a. ___________________________________________________

       b. ___________________________________________________

       c. ___________________________________________________

5. Write your personal goal for creating and maintaining a support group:

          ___________________________________________________
    Department of Foods and Nutrition, The University of Georgia, Athens, GA 30602      94
 Division of Aging Services, Georgia Department of Human Resources, Atlanta, GA 30303
                                      October 2007
                         The Telephone Tree
 Create a telephone tree with a group of friends from your senior
 center. You can use this tree to alert your group of friends during
 crisis (hospitalization, death, other stressful events). Try to have at
 least 5 people on your tree. Designate who calls whom. Draw your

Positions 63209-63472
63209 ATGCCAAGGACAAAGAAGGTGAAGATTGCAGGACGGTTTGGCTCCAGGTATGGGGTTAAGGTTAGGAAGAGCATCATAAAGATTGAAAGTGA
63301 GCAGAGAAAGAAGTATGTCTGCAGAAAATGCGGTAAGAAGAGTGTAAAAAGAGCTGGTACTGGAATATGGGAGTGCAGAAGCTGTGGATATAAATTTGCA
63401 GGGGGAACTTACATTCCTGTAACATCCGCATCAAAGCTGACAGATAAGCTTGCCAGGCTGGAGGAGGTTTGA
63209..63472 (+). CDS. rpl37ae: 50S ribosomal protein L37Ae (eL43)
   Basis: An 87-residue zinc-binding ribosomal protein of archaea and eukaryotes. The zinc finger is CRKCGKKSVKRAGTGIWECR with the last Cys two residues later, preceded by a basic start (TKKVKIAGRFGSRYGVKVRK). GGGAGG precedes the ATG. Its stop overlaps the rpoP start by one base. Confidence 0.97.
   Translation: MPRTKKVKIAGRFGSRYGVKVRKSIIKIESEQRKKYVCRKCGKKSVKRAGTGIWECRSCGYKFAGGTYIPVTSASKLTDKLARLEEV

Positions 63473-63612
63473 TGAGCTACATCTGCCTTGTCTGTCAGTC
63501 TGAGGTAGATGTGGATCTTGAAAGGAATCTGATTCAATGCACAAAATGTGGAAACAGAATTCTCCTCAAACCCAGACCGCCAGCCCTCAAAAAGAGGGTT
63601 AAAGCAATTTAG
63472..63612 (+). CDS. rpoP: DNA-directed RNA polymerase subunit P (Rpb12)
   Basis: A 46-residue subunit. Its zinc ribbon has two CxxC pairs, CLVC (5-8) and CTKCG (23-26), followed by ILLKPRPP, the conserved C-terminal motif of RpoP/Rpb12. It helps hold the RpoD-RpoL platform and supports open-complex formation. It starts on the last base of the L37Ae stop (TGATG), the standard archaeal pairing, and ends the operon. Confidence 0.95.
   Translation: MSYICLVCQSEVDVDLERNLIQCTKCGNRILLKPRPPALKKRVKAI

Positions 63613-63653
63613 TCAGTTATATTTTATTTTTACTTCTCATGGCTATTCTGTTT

telephone tree below. Write down full names and telephone numbers.


                                     Your Name




      Family and Friends                                    Senior Center




Relatives       Church          Doctor                Friends           Volunteers




     Department of Foods and Nutrition, The University of Georgia, Athens, GA 30602      95
  Division of Aging Services, Georgia Department of Human Resources, Atlanta, GA 30303
                                       October 2007
                          Support Group Locator
You can call the telephone numbers listed below for help in locating a support
group in your area:

American Heart Association
1-800-AHA-USA-1 (ask for Mended Hearts support)
(1-800-242-8721)

American Cancer Society
1-800-ACS-2345

American Stroke Association
800 Stroke Family “Warmline”
1-800-4-STROKE
(1-800-478-7653)

American Diabetes Association
1-800-DIABETES
(1-800-342-2383)

GriefShare
1-800-395-5755

Georgia Aging Network
1-866-55-Aging
(1-866-552-4464)




       Department of Foods and Nutrition, The University of Georgia, Athens, GA 30602      96
    Division of Aging Services, Georgia Department of Human Resources, Atlanta, GA 30303